5.1 receiver w/ 6 channel input

Discussion in 'AV Receivers' started by Terrance Gaines, Jun 7, 2005.

  1. Terrance Gaines

    Terrance Gaines Auditioning

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    I have an HK AVR 125 that is 5.1 (2003 model). It has a 6 channel direct input. Does that mean with an seperate amplifier, I can do 6.1?

    How does the 5.1 receiver process the extra channel?

    Or should I just buy a 6.1 receiver and be done with it?
     
  2. John Garcia

    John Garcia Executive Producer

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    Without OUTPUTS (line level or speaker level) for 6 channels, you cannot get 6.1. 6ch inputs generally include the sub channel in the count: 5.1 is 6 channels.

    If you want 6.1, a new receiver is the only way.
     
  3. John S

    John S Producer

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    What the other John said...

    5.1 requires 6 channel input. (5 channels and the sub as the 6th)
     
  4. JeremyErwin

    JeremyErwin Producer

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    Ooh, how I hate this terminology. Although many use "5.1" to refer to Dolby Digital, soundtracks using this technology have up to six channels-- Left, Right, Center, Left Surround, Right Surround, and LFE. Thus, a multichannel interface, used perhaps, to connect a DVD-Audio player to a preamplifier has 6 RCA's.

    In the digital realm, a LFE channel contains about a tenth as much information as the other channels, thus "5.1". But this does not mean that a speaker capable of reproducing the LFE is unimportant--many feel that a subwoofer, far from being dispensable, is absolutely essential for good sound.

    In the very early days of THX EX, some people, reluctant to buy yet another amplifier, dug out old their old prologic sets, hooked the Ls and Rs to the inputs, set it for "Dolby 3". and obtained an approximation of the Center Surround channel.

    However, technologies have improved over the years. One cannot take full advantage of DTS-ES discrete using this trick, as it is a true 6.1 format, and besides, Neo:6, ProLogic IIx and Logic 7 are said to be better technologies for faking those Cs channels.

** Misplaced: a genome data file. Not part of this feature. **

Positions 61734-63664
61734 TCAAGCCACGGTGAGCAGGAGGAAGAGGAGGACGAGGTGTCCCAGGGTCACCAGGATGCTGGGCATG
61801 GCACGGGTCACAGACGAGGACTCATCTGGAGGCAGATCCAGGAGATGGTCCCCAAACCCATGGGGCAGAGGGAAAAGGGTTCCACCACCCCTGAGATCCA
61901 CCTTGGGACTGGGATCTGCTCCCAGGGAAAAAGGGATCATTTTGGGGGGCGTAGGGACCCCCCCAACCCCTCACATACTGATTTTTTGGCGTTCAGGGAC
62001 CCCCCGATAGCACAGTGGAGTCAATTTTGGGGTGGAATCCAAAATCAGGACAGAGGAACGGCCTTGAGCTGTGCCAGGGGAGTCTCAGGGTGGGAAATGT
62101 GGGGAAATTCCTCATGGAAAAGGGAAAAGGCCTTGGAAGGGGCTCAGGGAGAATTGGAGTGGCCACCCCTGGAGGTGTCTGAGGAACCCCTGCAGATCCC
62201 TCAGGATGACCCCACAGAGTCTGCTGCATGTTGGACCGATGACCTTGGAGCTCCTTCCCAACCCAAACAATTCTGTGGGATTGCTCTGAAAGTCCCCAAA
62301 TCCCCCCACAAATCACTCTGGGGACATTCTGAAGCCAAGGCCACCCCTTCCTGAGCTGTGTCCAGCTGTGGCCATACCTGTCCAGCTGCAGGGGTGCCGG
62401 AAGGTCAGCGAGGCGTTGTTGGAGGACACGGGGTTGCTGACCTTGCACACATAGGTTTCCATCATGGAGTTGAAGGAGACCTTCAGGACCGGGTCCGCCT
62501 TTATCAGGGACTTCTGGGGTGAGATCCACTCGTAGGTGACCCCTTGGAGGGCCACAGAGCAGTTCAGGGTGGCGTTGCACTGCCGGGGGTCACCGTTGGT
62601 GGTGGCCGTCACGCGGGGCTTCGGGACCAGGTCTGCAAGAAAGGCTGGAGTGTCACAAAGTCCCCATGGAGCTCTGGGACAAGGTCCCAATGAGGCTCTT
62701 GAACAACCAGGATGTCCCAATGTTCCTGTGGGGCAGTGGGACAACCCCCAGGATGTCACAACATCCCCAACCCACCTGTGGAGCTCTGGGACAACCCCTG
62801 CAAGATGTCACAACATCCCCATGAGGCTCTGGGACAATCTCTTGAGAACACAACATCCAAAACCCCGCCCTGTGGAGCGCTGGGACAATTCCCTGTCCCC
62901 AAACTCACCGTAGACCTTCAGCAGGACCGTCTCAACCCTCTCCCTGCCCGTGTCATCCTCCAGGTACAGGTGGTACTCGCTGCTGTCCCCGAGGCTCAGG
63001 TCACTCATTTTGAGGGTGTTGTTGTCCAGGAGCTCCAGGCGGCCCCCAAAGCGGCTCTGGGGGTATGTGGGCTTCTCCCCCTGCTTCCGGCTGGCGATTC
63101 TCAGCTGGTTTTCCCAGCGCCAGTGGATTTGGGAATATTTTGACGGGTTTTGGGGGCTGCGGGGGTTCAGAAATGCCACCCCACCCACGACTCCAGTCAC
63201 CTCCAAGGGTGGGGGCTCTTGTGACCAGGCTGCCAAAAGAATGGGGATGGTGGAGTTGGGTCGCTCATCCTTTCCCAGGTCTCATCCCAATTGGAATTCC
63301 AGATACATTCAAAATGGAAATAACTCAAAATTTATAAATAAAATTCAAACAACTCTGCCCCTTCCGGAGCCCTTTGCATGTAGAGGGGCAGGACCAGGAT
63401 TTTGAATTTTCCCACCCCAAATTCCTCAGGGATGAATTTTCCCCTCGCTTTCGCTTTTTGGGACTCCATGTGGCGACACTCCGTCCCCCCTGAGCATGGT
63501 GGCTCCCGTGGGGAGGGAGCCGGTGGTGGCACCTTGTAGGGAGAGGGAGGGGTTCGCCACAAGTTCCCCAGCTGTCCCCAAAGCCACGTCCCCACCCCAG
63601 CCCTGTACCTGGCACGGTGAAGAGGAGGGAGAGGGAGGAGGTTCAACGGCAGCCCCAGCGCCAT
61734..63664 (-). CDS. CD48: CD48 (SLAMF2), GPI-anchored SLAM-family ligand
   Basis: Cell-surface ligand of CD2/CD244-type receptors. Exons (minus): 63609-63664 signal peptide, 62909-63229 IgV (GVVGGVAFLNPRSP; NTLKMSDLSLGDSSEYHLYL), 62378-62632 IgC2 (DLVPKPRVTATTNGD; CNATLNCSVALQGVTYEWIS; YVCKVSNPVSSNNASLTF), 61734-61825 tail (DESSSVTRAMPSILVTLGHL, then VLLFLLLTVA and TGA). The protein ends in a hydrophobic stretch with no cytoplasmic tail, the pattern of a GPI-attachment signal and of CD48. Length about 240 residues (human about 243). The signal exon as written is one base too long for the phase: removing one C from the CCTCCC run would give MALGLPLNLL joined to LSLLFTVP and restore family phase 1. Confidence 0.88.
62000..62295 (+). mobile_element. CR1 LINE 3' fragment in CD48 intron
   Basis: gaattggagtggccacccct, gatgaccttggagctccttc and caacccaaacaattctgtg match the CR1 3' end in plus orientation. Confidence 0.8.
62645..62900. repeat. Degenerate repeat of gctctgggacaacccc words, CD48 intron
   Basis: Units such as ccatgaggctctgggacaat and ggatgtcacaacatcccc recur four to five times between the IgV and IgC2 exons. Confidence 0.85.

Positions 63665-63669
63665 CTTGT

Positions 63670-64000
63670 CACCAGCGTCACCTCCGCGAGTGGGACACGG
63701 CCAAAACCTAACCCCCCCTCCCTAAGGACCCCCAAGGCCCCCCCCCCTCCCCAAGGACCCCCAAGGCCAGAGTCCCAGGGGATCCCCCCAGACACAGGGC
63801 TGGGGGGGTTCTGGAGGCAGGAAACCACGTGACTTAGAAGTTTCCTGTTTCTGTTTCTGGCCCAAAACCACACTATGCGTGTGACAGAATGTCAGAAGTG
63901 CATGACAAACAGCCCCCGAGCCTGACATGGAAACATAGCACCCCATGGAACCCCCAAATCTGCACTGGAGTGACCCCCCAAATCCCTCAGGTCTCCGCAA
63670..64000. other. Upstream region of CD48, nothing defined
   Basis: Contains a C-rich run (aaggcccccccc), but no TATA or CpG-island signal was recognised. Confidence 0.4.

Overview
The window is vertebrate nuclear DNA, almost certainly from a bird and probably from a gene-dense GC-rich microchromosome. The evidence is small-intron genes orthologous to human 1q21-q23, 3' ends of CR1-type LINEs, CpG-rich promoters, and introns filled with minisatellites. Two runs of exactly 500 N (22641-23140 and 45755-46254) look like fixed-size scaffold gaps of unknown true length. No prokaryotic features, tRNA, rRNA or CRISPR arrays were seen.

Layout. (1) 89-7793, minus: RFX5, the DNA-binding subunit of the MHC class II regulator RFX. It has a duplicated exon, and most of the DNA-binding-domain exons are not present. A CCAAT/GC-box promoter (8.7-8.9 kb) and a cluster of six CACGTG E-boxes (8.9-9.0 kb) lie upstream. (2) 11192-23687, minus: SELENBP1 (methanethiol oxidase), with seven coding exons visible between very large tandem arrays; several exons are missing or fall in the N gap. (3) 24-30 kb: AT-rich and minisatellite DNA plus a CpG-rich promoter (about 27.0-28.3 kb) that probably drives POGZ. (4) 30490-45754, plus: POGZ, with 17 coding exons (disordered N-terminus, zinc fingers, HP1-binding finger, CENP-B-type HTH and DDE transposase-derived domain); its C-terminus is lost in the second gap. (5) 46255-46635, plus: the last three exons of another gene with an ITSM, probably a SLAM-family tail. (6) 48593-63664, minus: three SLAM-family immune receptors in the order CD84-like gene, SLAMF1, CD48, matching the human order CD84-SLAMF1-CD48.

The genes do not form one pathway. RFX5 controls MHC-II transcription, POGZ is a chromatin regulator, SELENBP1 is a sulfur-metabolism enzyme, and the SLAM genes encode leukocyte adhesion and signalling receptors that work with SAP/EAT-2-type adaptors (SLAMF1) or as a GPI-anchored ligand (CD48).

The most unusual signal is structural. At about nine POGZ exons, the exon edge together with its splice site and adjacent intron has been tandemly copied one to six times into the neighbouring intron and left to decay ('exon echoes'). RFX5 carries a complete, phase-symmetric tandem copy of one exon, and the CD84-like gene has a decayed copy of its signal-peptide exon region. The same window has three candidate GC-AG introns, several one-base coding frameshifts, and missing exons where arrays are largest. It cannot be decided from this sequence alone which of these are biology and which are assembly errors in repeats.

6.1 recievers are said to produce undesirable psychoacoustic effects, and two speakers, even if they reproduce the same material, are said to reduce these effects. Having said that, I have a 6.1 reciever that I'm perfectly happy with-- although Onkyo has seen fit to replace it with a 7.1 model this year.
     
  5. Terrance Gaines

    Terrance Gaines Auditioning

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    So a 6.1 receiver should be enough?

    I won't suffer from upgraditis If don't automatically jump to 7.1?
     
  6. John S

    John S Producer

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    6.1 and 7.1 are still essentially the same.

    Put two rear speakers on your back center channel, separate them some and you are probably more than 98% the way to a real 7.1 system.


    People that have tested this, seem to confirm this.
     
  7. John Garcia

    John Garcia Executive Producer

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    A 7.1 receiver can be configured to run in 5.1 and 6.1 also. IMO, you won't suffer.
     
  8. FeisalK

    FeisalK Screenwriter

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    IMHO you'll suffer from upgraditis whatever you do. [​IMG] only question is when, see. doing 6.1 now, you'll probably start wondering about 7.1 soon. going straight to 7.1 will delay it. Anyhow most new (2005) receivers are 7.1

    Case against 6.1 - even though its the same mono signal matrixed out etc etc a single channel surround back might localise the sound and be a little bit disconcerting compared to two channels. 2. it's hard finding just one speaker to prop up the surround back. 3. getting 2 speakers and wiring them in series will halve the impedance (note to self: gotta check this) to a point where the amp might not be able to properly drive it - most receivers are rated for 6Ω to 8Ω. 4. going 6.1 and then upgrading to 7.1 might be a more expensive option in the long run

    Is there a huge fiscal difference between the 6.1 that you're looking at, and the 7.1 receiver?
     
  9. John Garcia

    John Garcia Executive Producer

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    The location of the rear speaker relative to your seating position has a big affect on whether you will have the "localizing" problem. If you have your couch right up against the wall, a single rear center isn't a good idea. If you have a lot of room behind you, then a single one is probably good enough. My previous setup, the rear center was 4 feet behind me and blended perfectly with my surrounds. I never had any problems being confused that the sound was coming from the rear, nor localization (proper positioning and calibration will take care of localization).
     
  10. Terrance Gaines

    Terrance Gaines Auditioning

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    Thank you all for your help. I am moving into a new house next month, and want to get an idea of equipment I need (if any)

    My sofa won't be up against the back wall, so I will have some space. My HT area is not that big either.

    But, I will have to run wires through attics and such, so I am trying to figure out do I need to wire for additional speakers, even thought I don't THINK I will need them...I am pretty sure that is an entire thread by itself.
     

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